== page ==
Roman Mars Explores The Hidden Stories In Your City
On a walk through your city or town, there are all sorts of sights and sounds to take in—big buildings, parks and patches of green space, roaring vehicles, and people strolling around. But according to Roman Mars, host of the 99% Invisible podcast, you need to look at the smaller, often unseen details to decode what’s really going on in the city.
In the new book The 99% Invisible City: A Field Guide to the Hidden World of Everyday Design, co-authors Mars and Kurt Kohlstedt show that you can learn a lot about the place you live in by taking a closer look at tucked-away architecture and pavement markings. There’s meaning behind the etchings on the covers of maintenance holes and water lines, and the cryptic spray painted symbols on the street that signify network and telecommunication cables. These signs and structures can tell stories about a city’s past and present. Ira chats with Mars about the overlooked details built into our cities and how our urban environments are adapting to the pandemic.
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Roman Mars is host of the 99% Invisible podcast and co-author of The 99 Percent Invisible City: A Field Guide to the Hidden World of Everyday Design (Houghton Mifflin Harcourt, 2020). He’s based in East Bay, California.
IRA FLATOW: This is Science Friday, I’m Ira Flatow. If you take a walk through your city, your town, you probably take in what’s going on around you. The big buildings, the parks, the patches of green space, the people buzzing around. But my next guest says, to really decode the history, and what really is going on in the city, you need to look at the smaller, almost invisible details, like the manhole covers, the cryptic markings on the pavement where to dig, and, well, where not to dig. And lots, lots more.
So here to talk about some of these unseen clues built right into our cities, and how those environments adapt to change, Roman Mars, host of the 99% Invisible podcast, co-author of the book The 99% Invisible City, a field guide to the hidden world of everyday design. Roman, welcome to Science Friday.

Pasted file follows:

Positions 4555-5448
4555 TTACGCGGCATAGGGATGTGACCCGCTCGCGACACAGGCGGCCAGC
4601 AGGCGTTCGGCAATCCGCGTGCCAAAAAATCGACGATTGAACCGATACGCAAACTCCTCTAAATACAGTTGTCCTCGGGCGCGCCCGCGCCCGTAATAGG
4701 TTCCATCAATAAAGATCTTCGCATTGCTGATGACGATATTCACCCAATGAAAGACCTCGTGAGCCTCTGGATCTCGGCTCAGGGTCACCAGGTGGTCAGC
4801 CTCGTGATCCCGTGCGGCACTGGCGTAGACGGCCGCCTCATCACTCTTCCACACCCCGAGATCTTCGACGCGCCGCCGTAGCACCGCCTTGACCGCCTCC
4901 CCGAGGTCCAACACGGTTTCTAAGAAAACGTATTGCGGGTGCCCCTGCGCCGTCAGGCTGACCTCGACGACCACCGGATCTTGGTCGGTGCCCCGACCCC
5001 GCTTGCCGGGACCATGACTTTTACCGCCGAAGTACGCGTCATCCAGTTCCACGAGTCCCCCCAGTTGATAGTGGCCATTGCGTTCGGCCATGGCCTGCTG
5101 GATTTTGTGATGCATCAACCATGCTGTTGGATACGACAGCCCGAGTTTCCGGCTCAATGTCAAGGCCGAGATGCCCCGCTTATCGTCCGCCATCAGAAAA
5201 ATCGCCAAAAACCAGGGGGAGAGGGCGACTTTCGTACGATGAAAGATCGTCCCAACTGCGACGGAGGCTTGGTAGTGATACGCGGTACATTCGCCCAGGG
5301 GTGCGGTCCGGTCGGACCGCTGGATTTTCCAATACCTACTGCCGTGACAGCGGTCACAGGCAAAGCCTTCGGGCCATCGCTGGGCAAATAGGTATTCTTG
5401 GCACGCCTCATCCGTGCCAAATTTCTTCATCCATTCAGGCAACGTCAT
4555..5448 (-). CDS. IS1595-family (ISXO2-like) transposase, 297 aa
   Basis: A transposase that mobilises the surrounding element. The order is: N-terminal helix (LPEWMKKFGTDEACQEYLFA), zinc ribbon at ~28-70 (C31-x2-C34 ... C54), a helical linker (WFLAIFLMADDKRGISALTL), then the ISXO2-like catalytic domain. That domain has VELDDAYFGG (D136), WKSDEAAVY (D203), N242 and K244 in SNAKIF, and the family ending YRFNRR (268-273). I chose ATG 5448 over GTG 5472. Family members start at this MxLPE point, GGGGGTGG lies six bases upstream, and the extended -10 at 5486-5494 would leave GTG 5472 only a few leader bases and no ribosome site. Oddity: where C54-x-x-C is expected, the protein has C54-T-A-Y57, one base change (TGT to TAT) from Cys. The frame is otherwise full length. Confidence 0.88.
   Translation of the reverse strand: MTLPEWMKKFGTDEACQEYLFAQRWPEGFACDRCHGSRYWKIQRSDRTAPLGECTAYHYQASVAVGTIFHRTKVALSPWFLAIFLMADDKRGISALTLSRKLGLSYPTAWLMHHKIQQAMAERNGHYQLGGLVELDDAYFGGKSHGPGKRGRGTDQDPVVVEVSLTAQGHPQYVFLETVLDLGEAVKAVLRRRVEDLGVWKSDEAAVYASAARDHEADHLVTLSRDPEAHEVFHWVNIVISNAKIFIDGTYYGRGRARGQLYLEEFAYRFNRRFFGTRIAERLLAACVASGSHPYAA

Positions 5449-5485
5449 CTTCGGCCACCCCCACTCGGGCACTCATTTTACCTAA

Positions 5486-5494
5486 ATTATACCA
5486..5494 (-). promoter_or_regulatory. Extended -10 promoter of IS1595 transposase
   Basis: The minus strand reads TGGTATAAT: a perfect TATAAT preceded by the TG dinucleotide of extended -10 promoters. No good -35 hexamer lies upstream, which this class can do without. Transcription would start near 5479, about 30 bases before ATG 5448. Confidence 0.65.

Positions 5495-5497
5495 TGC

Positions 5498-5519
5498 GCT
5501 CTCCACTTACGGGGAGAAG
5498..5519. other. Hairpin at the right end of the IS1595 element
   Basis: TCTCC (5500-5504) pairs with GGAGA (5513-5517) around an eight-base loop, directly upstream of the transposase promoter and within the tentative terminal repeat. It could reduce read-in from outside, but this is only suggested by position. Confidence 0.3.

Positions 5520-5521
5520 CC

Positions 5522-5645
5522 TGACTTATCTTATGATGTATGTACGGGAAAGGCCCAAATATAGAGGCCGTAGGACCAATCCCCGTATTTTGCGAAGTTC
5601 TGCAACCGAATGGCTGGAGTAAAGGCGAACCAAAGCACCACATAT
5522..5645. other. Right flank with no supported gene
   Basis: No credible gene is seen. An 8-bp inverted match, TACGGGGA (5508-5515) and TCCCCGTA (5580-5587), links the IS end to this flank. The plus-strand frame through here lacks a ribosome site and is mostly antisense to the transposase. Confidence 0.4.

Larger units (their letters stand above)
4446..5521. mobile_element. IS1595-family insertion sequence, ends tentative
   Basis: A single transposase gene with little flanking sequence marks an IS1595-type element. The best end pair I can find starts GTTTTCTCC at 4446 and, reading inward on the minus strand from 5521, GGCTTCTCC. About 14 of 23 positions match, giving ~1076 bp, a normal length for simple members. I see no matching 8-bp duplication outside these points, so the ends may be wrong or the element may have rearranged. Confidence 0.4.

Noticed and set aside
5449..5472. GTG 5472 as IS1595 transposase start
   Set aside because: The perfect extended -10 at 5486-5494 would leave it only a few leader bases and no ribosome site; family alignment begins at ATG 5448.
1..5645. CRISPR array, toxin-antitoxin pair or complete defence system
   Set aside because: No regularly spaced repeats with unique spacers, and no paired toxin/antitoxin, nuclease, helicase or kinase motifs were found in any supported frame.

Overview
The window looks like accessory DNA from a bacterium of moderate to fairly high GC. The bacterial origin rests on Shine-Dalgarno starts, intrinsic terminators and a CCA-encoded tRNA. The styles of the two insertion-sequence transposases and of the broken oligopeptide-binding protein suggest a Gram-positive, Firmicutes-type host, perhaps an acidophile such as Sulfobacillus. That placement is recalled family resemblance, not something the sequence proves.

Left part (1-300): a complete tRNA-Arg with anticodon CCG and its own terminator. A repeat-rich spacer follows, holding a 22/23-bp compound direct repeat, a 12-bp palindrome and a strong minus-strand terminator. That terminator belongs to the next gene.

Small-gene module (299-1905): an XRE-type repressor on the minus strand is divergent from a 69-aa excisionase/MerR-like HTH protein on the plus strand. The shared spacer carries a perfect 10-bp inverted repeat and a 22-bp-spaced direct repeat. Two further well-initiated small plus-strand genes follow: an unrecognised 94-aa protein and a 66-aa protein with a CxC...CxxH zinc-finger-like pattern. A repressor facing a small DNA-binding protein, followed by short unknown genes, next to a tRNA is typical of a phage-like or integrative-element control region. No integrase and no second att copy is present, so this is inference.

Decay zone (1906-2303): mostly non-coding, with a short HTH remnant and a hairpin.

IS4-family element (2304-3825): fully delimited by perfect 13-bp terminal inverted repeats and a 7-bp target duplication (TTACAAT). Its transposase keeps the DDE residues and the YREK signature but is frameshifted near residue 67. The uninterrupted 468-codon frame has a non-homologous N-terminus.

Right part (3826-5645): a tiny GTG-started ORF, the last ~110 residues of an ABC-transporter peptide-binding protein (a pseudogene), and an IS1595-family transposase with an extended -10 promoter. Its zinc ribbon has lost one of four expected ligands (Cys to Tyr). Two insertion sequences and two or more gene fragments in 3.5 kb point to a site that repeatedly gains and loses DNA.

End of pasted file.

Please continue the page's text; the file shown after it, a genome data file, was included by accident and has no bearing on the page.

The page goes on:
ROMAN MARS: Thank you so much. It’s my pleasure to be here.
IRA FLATOW: Thanks to have you. Just a reminder that this conversation is being recorded in front of a live Zoom audience. And we want to hear your questions. We want to know from you what hidden parts of your city have you discovered that you think people have overlooked. Or has there been a detail or a feature of your city that you’ve noticed and wondered why it was there? You can give us a little bit of what you think in our live Zoom audience, and we will try to answer some of those questions, as many as we can get to in conversation.
So let me begin with you, Roman, and ask you– in your podcast and your book, you unearth all these little, unseen details. Why are you so interested in cities?
ROMAN MARS: Well, I like cities because they’re what brings us together. So I use the built world as a lens to talk about who we are as people, and what our values are, and what we’re prioritizing in a given moment. And a city is this partly designed, partly kludgy ad hoc collection of all the things that we do and value when we’re trying to live together. And in that sense, it’s a really good artifact to talk about who we are as humans.
IRA FLATOW: Do you remember David Macaulay’s The Way Things Work books? Were you influenced by them at all? They were terrific.
ROMAN MARS: That and Connections and all these sorts of things. I love all that stuff. I was raised on that, which I’m sure that’s why I am the way I am.